Having lived in Kenya, U.K, Singapore and India, she has been widely acclaimed for converting her Global insights into a compelling visual vocabulary that has injected a fresh counter expression to the predominantly western dominated narrative of world Art. Using different cultures and historical events, she juxtaposes mythological characters, Gods, Political icons and the common man on the same canvas. There is a fresh romance between the old and the new, breaking through stringent cultural, political, and class boundaries that have dominated the world for centuries.

Ketna describes herself as being deeply tri-cultural; grounded in an evolving human identity beyond the rapidly evaporating boundaries of culture, nationality and geography. She believes that for most artists, there is no divide between their ‘private’ life and their ‘professional’ output. All realisations and insights gleaned from inter-personal relationships, travels, media etc can be transmuted into a heightened awareness / expression of where human society is at today, and possibly where it may be heading towards …

About Abhishek Borkar

This soiree will feature the young and very talented Sarod maverick Abhishek Borkar from Pune, India. Abhishek is rapidly gaining recognition as one of India’s finest young sarod players. Born to Pt. Shekhar Borkar, Abhishek was fortunate to have the legendary sarod player as a doting father and his first teacher. Starting out early under the aegis of his father practising the musical styles of the Maihar Senia Gharana, Abhishek has come a long way.

Like his father Abhishek has been able to carve out a niche for himself getting respect, adulation and innumerable awards in the process. Abhishek also draws his inspiration from Ustad Allauddin Khan, Ustad Ali Akbar Khan, Pt. Nikhil Banerjee highly skilled exponents of hindustani classical music. Having trained equally well in western music, Abhishek is able to perform soothing fusion music combining Indian and western elements.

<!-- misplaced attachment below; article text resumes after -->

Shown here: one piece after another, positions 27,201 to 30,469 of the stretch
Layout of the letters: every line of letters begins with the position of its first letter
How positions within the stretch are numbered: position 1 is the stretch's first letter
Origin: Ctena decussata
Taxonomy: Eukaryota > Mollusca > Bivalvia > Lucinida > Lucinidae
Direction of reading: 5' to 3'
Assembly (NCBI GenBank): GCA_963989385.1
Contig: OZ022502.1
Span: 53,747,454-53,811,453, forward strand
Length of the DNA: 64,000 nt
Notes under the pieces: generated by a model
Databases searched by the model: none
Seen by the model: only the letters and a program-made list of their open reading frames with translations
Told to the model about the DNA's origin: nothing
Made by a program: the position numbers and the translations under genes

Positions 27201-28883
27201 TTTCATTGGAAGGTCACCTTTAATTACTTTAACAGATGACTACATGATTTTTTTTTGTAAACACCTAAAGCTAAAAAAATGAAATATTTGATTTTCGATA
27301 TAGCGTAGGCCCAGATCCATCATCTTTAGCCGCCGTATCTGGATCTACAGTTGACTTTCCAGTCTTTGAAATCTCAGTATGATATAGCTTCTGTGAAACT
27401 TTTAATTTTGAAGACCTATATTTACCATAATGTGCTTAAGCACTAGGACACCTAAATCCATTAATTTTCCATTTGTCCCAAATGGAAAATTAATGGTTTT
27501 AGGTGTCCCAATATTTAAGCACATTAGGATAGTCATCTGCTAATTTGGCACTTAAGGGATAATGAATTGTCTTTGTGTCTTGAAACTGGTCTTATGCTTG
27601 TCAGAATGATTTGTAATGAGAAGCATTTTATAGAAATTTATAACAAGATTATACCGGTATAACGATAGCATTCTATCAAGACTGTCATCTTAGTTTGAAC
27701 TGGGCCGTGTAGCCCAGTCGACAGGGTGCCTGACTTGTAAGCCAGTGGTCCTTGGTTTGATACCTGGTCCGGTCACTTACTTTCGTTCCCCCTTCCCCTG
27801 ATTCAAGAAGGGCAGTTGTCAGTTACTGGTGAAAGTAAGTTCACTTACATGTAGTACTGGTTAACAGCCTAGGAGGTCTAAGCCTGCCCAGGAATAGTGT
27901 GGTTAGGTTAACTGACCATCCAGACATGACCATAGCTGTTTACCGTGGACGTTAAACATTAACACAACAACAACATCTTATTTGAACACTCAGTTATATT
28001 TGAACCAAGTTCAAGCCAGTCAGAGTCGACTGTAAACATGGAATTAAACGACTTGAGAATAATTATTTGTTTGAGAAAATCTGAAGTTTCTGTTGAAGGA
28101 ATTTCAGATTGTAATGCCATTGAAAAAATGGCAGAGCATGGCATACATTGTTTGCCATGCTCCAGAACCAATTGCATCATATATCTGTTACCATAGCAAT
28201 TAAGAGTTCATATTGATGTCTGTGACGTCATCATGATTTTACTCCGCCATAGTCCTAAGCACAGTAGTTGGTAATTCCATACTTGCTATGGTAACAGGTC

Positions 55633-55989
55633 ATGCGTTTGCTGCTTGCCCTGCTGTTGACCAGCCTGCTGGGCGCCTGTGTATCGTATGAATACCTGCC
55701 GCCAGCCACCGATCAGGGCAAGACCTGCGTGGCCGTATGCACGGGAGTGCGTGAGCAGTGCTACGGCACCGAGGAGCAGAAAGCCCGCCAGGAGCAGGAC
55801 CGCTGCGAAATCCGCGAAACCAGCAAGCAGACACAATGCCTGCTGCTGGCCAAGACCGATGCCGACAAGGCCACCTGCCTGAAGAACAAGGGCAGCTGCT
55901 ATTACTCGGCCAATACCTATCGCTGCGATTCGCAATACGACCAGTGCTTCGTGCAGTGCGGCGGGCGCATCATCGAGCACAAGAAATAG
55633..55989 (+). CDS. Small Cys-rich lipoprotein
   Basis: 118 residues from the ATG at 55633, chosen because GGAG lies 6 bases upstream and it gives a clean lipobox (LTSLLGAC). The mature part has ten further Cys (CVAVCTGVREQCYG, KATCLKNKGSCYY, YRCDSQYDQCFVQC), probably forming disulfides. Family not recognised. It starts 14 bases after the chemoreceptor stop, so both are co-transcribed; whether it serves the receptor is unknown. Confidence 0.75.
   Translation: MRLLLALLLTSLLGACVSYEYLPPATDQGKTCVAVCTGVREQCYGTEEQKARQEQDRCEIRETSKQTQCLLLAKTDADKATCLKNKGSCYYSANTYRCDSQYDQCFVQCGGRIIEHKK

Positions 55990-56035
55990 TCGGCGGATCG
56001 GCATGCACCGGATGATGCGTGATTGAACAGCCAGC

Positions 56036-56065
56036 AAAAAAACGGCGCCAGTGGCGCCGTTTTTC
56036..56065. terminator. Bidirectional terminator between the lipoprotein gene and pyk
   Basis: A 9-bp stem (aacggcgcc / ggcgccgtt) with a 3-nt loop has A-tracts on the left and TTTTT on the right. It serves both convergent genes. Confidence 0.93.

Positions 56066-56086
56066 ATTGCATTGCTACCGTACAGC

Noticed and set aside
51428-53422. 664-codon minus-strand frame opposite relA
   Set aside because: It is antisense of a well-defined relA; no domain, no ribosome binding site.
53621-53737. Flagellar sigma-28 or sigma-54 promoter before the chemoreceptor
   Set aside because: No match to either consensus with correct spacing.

He is a performing member of the band named ‘Brahma Naad’ and has travelled the length and breadth of the country and places abroad as a member or solo artist. His father Pandit Shekhar Borkar is a renowned maestro of the instrument who also invented the surtarang (‘wave of notes’), a combination of sarod and veena. Equally adept at playing the guitar coupled with his knowledge of western music and instrumentation has led Abhishek into the field of Modern Classical fusion.

About Saberi Misra

Along with Abhishek will be his beautiful wife Saberi Misra. The daughter of Pt. Rajkumar Misra and Smt. Chandrima Misra, renowned musicians and gurus themselves, Saberi has been exposed to tabla and vocal music respectively, all her life, performing, training and moulding young minds herself. She has always believed in the importance of the intertwined relationship between music and dance, and has dedicated her life to achieving excellence in these art forms. Saberi is known not only for her skills as a serious classical dancer but also as an outspoken individual, something severely lacking in the Indian Arts fraternity!

"You must not lose faith in humanity. Humanity is an ocean; if a few drops of the ocean are dirty, the ocean does not become dirty."

– Mahatma Gandhi